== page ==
Root crops for winter cover include turnips, radishes and beets. Root crops penetrate deeply into soil, bringing unusable nutrients to the surface for use and breaking up plow pans and compacted soil. When allowed to rot in place, these root crops add an abundant amount of organic matter to the soil.
For heavily compacted soils, winter root crops like tillage radishes are a good option. If you need a ground-buster for summer, try deep-rooted sunflowers to pierce hard pans.
The most popular cereal crops for winter cover include wheat, rye, barley and oats. Cereal grains form massive root systems and top growth, creating an abundance of biomass. These roots can infiltrate a tremendous amount of soil but also may rob it of nutrients. They require a tremendous amount of nitrogen, as opposed to inoculated legumes, which make their own nitrogen.For the gardener practicing modified no-till, I don’t recommend these crops unless planted with an inoculated legume like clover or winter peas.
Cover crops can be planted by inoculating their seed and sowing from mid-September until the end of October, depending on soil moisture. Prepare the area by ensuring the seed has optimal seed-to-soil contact and always time your planting around a rainfall event.
Move aside mulches before seeding, and broadcast one to two pounds of seed per 1,000 square feet of garden. Legumes do not need fertilizer applications of nitrogen, but may require phosphorous or potassium. A soil test is the only way to know for sure what you need to apply (if anything).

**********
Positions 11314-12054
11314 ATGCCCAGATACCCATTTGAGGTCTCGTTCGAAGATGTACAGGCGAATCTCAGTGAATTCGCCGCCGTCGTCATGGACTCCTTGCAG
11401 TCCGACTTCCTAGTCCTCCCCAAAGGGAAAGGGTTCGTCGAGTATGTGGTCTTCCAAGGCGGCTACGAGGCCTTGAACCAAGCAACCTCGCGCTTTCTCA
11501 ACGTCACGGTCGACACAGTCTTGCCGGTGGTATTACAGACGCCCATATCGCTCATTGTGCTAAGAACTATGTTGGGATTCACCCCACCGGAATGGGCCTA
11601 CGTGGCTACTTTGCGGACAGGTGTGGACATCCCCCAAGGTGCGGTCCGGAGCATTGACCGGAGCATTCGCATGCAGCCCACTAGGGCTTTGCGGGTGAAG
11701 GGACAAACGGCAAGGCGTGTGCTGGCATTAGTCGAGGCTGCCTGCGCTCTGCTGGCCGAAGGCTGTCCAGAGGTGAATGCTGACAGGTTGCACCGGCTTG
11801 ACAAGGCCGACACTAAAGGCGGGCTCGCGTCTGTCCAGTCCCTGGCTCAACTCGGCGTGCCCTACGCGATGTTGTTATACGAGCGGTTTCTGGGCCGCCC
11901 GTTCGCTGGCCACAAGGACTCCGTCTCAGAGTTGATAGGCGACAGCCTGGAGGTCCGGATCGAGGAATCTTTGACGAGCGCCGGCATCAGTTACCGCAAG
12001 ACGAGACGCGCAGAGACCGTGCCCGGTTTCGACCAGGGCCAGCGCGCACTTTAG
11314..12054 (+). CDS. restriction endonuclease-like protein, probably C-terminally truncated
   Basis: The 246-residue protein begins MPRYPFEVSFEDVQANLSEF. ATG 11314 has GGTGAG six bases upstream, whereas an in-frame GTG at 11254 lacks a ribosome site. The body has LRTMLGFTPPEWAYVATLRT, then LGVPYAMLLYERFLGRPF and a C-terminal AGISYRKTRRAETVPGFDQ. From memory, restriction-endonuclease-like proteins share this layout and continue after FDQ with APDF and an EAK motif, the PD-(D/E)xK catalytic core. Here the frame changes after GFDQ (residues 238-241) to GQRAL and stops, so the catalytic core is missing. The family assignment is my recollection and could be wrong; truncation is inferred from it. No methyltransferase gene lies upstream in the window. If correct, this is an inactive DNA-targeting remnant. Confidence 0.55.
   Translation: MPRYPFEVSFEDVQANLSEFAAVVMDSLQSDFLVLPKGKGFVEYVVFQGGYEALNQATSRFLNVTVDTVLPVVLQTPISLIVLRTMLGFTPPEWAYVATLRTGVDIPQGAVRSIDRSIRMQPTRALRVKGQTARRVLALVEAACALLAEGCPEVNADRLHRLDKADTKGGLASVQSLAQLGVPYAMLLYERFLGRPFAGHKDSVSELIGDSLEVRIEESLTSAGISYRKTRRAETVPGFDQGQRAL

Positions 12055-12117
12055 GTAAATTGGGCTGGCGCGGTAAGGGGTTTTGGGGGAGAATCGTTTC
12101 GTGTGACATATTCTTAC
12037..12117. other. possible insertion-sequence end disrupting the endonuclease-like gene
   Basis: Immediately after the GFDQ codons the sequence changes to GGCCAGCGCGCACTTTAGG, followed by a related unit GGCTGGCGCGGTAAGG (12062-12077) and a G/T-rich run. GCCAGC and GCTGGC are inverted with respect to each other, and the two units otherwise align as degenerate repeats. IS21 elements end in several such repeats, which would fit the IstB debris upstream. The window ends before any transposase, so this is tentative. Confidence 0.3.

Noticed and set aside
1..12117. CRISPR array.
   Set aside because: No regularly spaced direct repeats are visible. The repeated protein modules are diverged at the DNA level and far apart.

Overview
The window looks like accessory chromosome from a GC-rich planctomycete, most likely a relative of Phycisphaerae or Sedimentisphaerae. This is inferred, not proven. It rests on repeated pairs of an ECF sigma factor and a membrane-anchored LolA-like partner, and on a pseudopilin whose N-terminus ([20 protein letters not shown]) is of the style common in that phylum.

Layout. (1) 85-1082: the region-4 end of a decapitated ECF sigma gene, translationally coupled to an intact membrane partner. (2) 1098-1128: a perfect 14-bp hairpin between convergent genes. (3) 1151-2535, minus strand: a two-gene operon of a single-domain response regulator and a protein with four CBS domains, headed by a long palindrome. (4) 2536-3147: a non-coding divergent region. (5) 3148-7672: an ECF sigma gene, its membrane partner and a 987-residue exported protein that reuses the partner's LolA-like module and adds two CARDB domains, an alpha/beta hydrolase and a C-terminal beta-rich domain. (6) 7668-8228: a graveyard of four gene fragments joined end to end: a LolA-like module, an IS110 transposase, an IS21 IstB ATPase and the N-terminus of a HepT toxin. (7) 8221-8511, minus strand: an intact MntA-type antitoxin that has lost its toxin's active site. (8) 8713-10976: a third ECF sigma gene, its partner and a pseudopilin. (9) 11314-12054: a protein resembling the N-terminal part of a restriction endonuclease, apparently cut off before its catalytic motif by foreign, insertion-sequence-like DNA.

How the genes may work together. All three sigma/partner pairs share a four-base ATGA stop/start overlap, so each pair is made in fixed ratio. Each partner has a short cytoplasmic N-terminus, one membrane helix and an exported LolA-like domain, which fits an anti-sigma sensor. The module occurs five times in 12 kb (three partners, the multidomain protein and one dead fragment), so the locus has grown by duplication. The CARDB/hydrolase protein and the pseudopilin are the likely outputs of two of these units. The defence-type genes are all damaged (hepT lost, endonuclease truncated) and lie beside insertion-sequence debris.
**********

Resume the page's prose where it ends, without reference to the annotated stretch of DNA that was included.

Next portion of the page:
Other crops like wheat may need one to two pounds of nitrogen per 1,000 square feet. Lightly cover the seed with a rake, and make certain you have a firm seedbed before planting because many cover crops, like clover, have tiny seeds that will die if they are planted too deep.
If your foot sinks in your garden more than half an inch, your soil is too fluffy and you need to firm it. Use a drip hose or a light sprinkle of water to keep the soil surface moist until germination. As always, conserve moisture by watering in the early morning.
Cover crops act as living mulch that can be prolonged into the growing season. When ready to plant this spring, simply string trim or clear a small area for individual plants among the growing cover crop.
The legumes will continue to fix nitrogen that tomatoes, cucumbers or onions will use. Some recommend removing the crop before flowering, but leaving the plant is not detrimental to the garden and will attract pollinators.
Tilling in a cover crop can be done but adds another step and is not recommended for optimum soil health. Planting legumes and allowing the plant to die back and decompose naturally into the earth will keep the soil, beneficial microbes and earthworms happy. This will produce a vibrant and productive garden that is diverse and healthy.
Tracey Payton Miller is Cleveland County’s horticulture extension educator for the Oklahoma Cooperative Extension.